The genome of T. profunda JLT2016 was sequenced using a massively parallel pyrosequencing technology (GS FLX+, Roche Diagnostics, Indianapolis, IN, USA). Briefly, 5 μg of sample DNA was sheared to 500–1000 bp by Covaris S2 (Covaris, Woburn, MA, USA) and purified using AMPure Beads (Beckman-Coulter, Fullerton, CA, USA). A DNA sequencing library was generated using a GS DNA Library Preparation Kit (Roche Diagnostics, USA) and a GS emPCR Kit (Roche Diagnostics, USA) for emPCR. A total of 248,283 reads counting up to 133.79 Mbp were obtained, covering 25.3-folds of the genome. Assembly was performed using Newbler (v2.7) and produced 136 contigs ranging from 500 bp to 383,719 bp. Relationships of the contigs were determined by multiplex PCR. Gaps were then filled in by sequencing PCR products using ABI 3730xl capillary sequencers (Applied Biosystems, Foster city, CA, USA). Finally, sequences were assembled using Phred, Phrap and Consed software packages (, and low quality regions of the genome were resequenced.

Whole genome sequencing of P. abyssi JLT2014 was accomplished using a hybrid approach, combining Illumina short read data with PacBio long read data47. Briefly, 1 μg of sample DNA was sheared to 300 bp by sonication with Covaris S2 (Covaris, USA). NEBNext Ultra™ DNA Library Prep Kit for Illumina (Illumina, San Diego, CA, USA) was used to construct the library, after which 10 ng of the sequencing library was used generate clusters in cBot using a TruSeq PE Cluster Kit (Illumina, USA), and finally sequenced by Illumina HiseqTM 2500 to generate 2 × 125 bp reads. A 5 μg sample DNA was then sheared to 10 Kb by Covaris g-TUBE (Covaris, USA). A PacBio SMRT bell™ Template Prep Kit (Pacific Biosciences, Menlo Park, CA, USA) was used to construct the library. The sequencing primers were annealed using a PacBio DNA/Polymerase Kit and polymerase combined to the SMRTbell templates (Pacific Biosciences, USA). PacBio sequencing data were generated using a PacBio RS-II instrument, C2 chemistry and one SMRT cell per genome (Pacific Biosciences, USA). A total of 685.67 M bp (post-filter) with an average length of 5664 bp were obtained. The genome sequences were de novo assembled by the HGAP2 program in the SMRT analysis server (v2.3). Illumina pair end reads were mapped to the assembled contigs to improve the accuracy of genome sequences.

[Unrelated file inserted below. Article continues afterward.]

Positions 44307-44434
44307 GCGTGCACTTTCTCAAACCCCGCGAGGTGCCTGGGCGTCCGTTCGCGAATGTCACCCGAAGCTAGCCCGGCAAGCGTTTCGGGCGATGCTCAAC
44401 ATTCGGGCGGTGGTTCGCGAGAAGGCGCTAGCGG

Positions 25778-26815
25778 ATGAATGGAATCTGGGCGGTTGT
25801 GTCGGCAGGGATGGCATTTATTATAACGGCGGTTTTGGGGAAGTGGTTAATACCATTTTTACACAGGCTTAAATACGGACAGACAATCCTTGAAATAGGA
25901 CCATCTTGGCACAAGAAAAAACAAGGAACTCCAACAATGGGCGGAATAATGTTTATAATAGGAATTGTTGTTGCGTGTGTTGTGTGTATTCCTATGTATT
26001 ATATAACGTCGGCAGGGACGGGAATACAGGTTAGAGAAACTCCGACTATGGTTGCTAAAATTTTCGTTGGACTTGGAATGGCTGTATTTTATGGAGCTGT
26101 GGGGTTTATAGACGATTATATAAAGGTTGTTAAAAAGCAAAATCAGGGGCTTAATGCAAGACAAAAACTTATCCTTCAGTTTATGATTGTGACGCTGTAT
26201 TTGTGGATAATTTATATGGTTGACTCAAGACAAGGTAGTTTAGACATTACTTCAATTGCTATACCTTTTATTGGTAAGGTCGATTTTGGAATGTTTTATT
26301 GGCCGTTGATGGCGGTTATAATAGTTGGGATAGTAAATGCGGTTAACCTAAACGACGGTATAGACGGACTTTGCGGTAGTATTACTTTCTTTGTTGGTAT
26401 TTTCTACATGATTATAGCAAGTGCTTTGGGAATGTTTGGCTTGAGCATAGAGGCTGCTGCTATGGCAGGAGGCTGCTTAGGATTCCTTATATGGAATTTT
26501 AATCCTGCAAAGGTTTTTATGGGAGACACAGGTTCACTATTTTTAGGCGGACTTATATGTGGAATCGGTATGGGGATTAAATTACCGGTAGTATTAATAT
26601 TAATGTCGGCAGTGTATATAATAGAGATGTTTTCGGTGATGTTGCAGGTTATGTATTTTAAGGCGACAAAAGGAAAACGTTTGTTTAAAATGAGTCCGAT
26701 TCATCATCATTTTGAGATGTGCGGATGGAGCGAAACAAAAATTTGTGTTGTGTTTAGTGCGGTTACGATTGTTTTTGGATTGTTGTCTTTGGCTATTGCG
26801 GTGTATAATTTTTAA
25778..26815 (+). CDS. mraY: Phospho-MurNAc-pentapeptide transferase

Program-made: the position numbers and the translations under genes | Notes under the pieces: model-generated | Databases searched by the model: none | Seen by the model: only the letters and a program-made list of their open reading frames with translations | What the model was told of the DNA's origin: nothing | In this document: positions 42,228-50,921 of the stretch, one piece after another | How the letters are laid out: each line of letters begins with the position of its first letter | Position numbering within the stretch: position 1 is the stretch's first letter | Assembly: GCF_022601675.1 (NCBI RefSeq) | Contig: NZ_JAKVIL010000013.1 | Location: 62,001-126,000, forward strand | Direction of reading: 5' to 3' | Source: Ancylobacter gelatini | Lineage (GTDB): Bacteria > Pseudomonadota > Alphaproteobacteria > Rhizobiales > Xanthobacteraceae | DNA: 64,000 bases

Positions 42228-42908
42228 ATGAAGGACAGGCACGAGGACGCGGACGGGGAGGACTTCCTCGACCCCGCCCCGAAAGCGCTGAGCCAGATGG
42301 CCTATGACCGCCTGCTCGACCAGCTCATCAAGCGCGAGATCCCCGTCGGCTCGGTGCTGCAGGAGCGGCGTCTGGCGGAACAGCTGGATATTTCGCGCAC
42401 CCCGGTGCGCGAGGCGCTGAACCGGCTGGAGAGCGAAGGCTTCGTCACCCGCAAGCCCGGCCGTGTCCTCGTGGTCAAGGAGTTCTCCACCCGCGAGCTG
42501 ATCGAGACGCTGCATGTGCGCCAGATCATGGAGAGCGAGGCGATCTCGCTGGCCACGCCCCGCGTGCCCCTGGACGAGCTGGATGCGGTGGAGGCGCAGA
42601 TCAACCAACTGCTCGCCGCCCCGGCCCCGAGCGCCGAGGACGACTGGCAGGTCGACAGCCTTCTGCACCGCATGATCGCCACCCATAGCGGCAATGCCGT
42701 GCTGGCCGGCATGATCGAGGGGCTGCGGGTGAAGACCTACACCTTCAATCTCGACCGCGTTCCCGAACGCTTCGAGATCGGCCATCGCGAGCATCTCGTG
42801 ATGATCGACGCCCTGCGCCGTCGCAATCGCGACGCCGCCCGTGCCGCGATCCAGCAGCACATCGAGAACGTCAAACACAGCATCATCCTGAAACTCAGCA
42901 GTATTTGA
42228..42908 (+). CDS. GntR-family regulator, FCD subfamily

Bioinformatics analysis

The final assembled genomes were automatically annotated and analyzed through the IMG/ER ( The comparison and visualization of multiple genomes was conducted with BRIG48. The concatenated conserved 70 single copy genes49 in the RCB were used for reconstruction of the maximum likelihood phylogenetic inference through the RAxML program (v7.4.2)50 under a JTT plus GAMMA model. Other bioinformtaic analysis methods were available in the Supplementary Material.

Culture conditions

All reagents used in bacterial cultures were obtained from Sigma-Aldrich (St Louis, MO, USA) unless otherwise specified. Growth medium consisted of artificial seawater (ASW) base combined with substrates including glucose (Glc, 100 μM), NaHCO3 (C, 2.5 mM), and Na2S2O3 (S, 1 mM) in phosphate-buffered saline (PBS; pH 8.0) (autotrophic culture: C and S; mixotrophic culture: Glc, C and S; chemolithoheterotrophic culture: Glc and S; heterotrophic culture: Glc, or Glc and C). 2% cultures of T. profunda JLT2016 (2:100 dilution in PBS) in the expotential phase grown in the rich organic medium51 was used to inoculate the definite medium following 100-fold dilution by ASW to minimize the carryover of rich medium. Bacterial cells (approximately 1.8 × 105 cells/mL) were then inoculated into 100-mL serum bottles (headspace: 75 mL volume) in an incubator (XMTE-8112, Sukun, China) with shaking (160 rpm) at 28 °C. Growth experiments were conducted in six replicates. pH and concentration of dissolved oxygen (DO) was monitored using a WTW-Multi3430 water quality checker (WTW, Weilheim, Germany), which revealed slight variations during culture growth. The ASW solution was prepared as follows: 20 g NaCl, 0.5 g MgSO4, 7H2O, 0.3 g KCl, 0.05 g, CaCl2, 2H2O, 0.3 g NH4Cl, 0.3 g K2HPO4 per L supplemented with 1.0 ml·L−1 trace elements and vitamins stock solution (trace elements: 3.15 g FeCl3·6H2O, 4.36 g EDTA-2Na·2H2O, 0.18 g MnCl2·4H2O, 9.8 mg CuSO4·5H2O, 6.3 mg Na2MoO4·2H2O, 22.0 mg ZnSO4·7H2O and 10.0 mg CoCl2·6H2O per L; vitamin: 0.02 g vitamin B12, 0.2 g niacin, 0.08 g biotin and 0.4 g thiamine per L).

Flow cytometry measurements

Cells were stained with SYBR Green Ι (Invitrogen, Eugene, OR, USA) for 15 min, after which the abundance was monitored by EPICS ALTRA II flow cytometry (Beckman-Coulter, USA).